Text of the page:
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Department of Professional and Financial Regulation
State of Maine
October 16, 2015

Bulletin # 80

Cybersecurity Assessments & the FFIEC Cybersecurity Assessment Tool


To the Chief Executive Officer Addressed:

Cyber infringements are considered one of the major threats to the financial industry.  Cyber intrusions have become societal in nature and continue to advance and accelerate and are challenging even the most technology savvy bankers.  While cyber risks threaten all aspects of our society, the financial industry is a principal target.  Therefore, it is important that financial institutions continue to improve management of cyber risks to keep pace with the advancement of cyber threats.  This Bulletin outlines the Bureau’s expectations regarding cybersecurity assessments. 

The FFIEC developed a Cybersecurity Assessment Tool that was released on June 30, 2015 as a voluntary method to assist financial institutions in measuring their inherent risks to cyber threats and measuring their cybersecurity maturity (preparedness).  The Assessment Tool was designed to provide institutions a repeatable and measurable process for assessing their cybersecurity risks and preparedness over time.  It is recommended that you begin with the Overview for Chief Executive Officers and Boards of Directors document, which is a high level summary.  There are two parts to the Assessment: (i) an inherent risk profile and (ii) cybersecurity maturity.

Inherent Risk Profile - Identifies the amount of risk posed to a financial institution by its usage of technology without taking into consideration any mitigating controls.  The inherent risk profile helps identify risks that particularly need enhanced oversight.  For example, for an activity that has a high inherent risk, it is important that adequate training be provided to staff and that controls are audited regularly to ensure they are continuing to function.  While controls may result in low “residual” risk, should the control fail, the institution will be exposed to high risk.

Cybersecurity Maturity - A five-level path of increasingly organized and more developed processes for controlling risk.  "Maturity" refers to the degree of formality of processes.  The five levels of maturity are (1) baseline, (2) evolving, (3) intermediate, (4) advanced, and (5) innovative.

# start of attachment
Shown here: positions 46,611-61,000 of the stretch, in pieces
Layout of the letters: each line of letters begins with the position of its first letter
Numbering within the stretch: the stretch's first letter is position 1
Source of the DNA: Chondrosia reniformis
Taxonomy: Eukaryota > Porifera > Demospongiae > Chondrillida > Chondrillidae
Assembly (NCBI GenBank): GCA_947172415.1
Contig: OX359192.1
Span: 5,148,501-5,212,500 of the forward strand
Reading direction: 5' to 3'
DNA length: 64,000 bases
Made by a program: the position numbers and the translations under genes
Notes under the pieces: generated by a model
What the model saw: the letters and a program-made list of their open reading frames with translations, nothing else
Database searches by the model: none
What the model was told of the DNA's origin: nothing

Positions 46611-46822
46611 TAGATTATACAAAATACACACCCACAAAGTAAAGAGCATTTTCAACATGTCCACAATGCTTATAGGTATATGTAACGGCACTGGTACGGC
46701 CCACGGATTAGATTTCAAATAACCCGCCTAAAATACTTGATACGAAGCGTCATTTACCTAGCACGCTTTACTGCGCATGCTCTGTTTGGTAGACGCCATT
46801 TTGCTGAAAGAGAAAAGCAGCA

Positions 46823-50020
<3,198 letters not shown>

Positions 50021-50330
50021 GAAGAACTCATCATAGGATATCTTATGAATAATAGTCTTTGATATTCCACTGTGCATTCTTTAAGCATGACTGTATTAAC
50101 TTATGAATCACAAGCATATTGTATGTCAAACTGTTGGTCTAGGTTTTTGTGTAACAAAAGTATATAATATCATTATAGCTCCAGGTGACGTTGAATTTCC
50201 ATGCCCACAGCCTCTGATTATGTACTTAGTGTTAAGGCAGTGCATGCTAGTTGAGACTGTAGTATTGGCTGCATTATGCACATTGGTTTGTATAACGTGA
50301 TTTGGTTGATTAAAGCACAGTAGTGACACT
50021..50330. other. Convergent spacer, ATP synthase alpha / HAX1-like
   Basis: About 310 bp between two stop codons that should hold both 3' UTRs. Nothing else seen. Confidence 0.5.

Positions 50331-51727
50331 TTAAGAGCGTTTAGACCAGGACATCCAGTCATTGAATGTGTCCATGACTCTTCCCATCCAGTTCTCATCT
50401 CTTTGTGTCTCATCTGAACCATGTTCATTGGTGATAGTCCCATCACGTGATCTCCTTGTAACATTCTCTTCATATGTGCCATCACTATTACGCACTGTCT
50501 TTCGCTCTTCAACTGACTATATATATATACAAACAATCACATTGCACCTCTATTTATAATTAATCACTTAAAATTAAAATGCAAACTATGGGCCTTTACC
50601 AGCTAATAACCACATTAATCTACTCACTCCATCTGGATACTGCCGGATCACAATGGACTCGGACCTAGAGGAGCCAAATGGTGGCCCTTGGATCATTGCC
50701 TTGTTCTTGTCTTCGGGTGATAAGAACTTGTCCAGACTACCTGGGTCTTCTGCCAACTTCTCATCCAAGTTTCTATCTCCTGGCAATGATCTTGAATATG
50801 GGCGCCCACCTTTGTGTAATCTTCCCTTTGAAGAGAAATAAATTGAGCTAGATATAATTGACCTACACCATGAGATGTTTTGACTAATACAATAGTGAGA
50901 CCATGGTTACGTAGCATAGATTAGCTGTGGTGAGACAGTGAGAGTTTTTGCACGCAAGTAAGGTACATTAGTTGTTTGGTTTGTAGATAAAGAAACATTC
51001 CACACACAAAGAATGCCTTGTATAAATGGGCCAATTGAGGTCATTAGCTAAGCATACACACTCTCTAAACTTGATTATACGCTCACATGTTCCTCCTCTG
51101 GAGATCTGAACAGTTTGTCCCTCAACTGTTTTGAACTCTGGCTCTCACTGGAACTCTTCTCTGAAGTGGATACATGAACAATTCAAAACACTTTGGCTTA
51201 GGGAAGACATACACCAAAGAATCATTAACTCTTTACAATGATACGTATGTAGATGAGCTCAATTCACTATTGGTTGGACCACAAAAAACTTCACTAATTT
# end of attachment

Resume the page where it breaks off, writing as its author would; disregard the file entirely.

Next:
Please note the “Baseline Maturity” level consists of statements taken only from existing regulatory guidance.  Therefore, there is a regulatory expectation that all financial institutions will achieve at least this “base” level of cybersecurity maturity.  The Baseline Maturity statements can be found in Appendix A of the FFIEC Cybersecurity Assessment Tool webpage.  The appropriate level of cybersecurity maturity for a financial institution, which may be higher than “baseline,” depends on its inherent risk.  Generally, starting with a review at the baseline level is a good first introductory step for most community institutions.

While an institution’s use of the Assessment Tool is voluntary, the Bureau encourages institutions to use the Tool, as it has been specifically designed for the banking industry.  It is designed to be completed by community financial institutions without the need to hire consultants.    

Bureau examination staff will begin reviewing and discussing with management completed cybersecurity assessments starting November 1, 2015 during normal on-site examinations.  Examiners will not criticize an institution for not using the Assessment Tool, but do expect management to have adopted an equally robust method for assessing the institution’s cyber risk and incorporating appropriate cybersecurity measures into its information security program.

The Assessment Tool, including an overview of the Tool’s usage and benefits and a user’s guide, is available on the Cybersecurity Awareness page of the FFIEC website at  That website also contains several supporting cybersecurity related resources.

/s/ Lloyd P. LaFountain III



Note: This bulletin is intended solely for informational purposes.  It is not intended to set forth legal rights, duties or privileges nor is it intended to provide legal advice.  Readers are encouraged to consult applicable statutes and regulations and to contact the Bureau of Financial Institutions if additional information is needed.




Last Updated: October 16, 2015